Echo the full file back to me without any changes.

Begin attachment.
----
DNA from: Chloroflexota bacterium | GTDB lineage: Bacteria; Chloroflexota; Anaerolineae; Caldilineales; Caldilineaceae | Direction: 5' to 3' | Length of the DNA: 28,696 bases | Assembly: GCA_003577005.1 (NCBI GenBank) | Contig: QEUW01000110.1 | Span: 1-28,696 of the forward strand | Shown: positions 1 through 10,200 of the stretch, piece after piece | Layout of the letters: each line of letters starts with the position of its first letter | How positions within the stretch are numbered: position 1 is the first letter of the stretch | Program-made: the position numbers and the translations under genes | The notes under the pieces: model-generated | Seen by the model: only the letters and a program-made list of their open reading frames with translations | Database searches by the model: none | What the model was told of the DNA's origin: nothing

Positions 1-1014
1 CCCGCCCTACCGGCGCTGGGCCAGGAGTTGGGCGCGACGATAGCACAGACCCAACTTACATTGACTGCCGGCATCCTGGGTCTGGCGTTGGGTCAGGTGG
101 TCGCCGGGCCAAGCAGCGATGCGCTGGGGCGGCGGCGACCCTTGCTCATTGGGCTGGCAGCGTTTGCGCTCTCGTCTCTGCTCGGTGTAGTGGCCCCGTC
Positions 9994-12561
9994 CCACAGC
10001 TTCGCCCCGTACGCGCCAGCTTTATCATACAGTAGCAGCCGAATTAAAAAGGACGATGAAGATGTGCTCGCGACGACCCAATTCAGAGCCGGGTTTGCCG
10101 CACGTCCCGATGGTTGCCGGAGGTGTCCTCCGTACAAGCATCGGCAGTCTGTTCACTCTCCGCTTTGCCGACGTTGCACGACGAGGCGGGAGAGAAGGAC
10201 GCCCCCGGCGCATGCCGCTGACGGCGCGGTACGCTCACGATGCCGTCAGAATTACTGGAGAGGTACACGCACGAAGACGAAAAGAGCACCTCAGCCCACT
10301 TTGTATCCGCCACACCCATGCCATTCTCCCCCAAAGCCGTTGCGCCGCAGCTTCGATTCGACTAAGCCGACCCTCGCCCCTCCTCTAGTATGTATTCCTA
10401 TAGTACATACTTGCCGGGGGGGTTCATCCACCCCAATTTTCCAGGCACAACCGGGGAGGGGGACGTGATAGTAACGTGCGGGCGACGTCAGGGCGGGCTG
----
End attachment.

DNA from: Chloroflexota bacterium | GTDB lineage: Bacteria; Chloroflexota; Anaerolineae; Caldilineales; Caldilineaceae | Direction: 5' to 3' | Length of the DNA: 28,696 bases | Assembly: GCA_003577005.1 (NCBI GenBank) | Contig: QEUW01000110.1 | Span: 1-28,696 of the forward strand | Shown: positions 1 through 10,200 of the stretch, piece after piece | Layout of the letters: each line of letters starts with the position of its first letter | How positions within the stretch are numbered: position 1 is the first letter of the stretch | Program-made: the position numbers and the translations under genes | The notes under the pieces: model-generated | Seen by the model: only the letters and a program-made list of their open reading frames with translations | Database searches by the model: none | What the model was told of the DNA's origin: nothing

Positions 1-1014
1 CCCGCCCTACCGGCGCTGGGCCAGGAGTTGGGCGCGACGATAGCACAGACCCAACTTACATTGACTGCCGGCATCCTGGGTCTGGCGTTGGGTCAGGTGG
101 TCGCCGGGCCAAGCAGCGATGCGCTGGGGCGGCGGCGACCCTTGCTCATTGGGCTGGCAGCGTTTGCGCTCTCGTCTCTGCTCGGTGTAGTGGCCCCGTC
Positions 9994-12561
9994 CCACAGC
10001 TTCGCCCCGTACGCGCCAGCTTTATCATACAGTAGCAGCCGAATTAAAAAGGACGATGAAGATGTGCTCGCGACGACCCAATTCAGAGCCGGGTTTGCCG
10101 CACGTCCCGATGGTTGCCGGAGGTGTCCTCCGTACAAGCATCGGCAGTCTGTTCACTCTCCGCTTTGCCGACGTTGCACGACGAGGCGGGAGAGAAGGAC
10201 GCCCCCGGCGCATGCCGCTGACGGCGCGGTACGCTCACGATGCCGTCAGAATTACTGGAGAGGTACACGCACGAAGACGAAAAGAGCACCTCAGCCCACT
10301 TTGTATCCGCCACACCCATGCCATTCTCCCCCAAAGCCGTTGCGCCGCAGCTTCGATTCGACTAAGCCGACCCTCGCCCCTCCTCTAGTATGTATTCCTA
10401 TAGTACATACTTGCCGGGGGGGTTCATCCACCCCAATTTTCCAGGCACAACCGGGGAGGGGGACGTGATAGTAACGTGCGGGCGACGTCAGGGCGGGCTG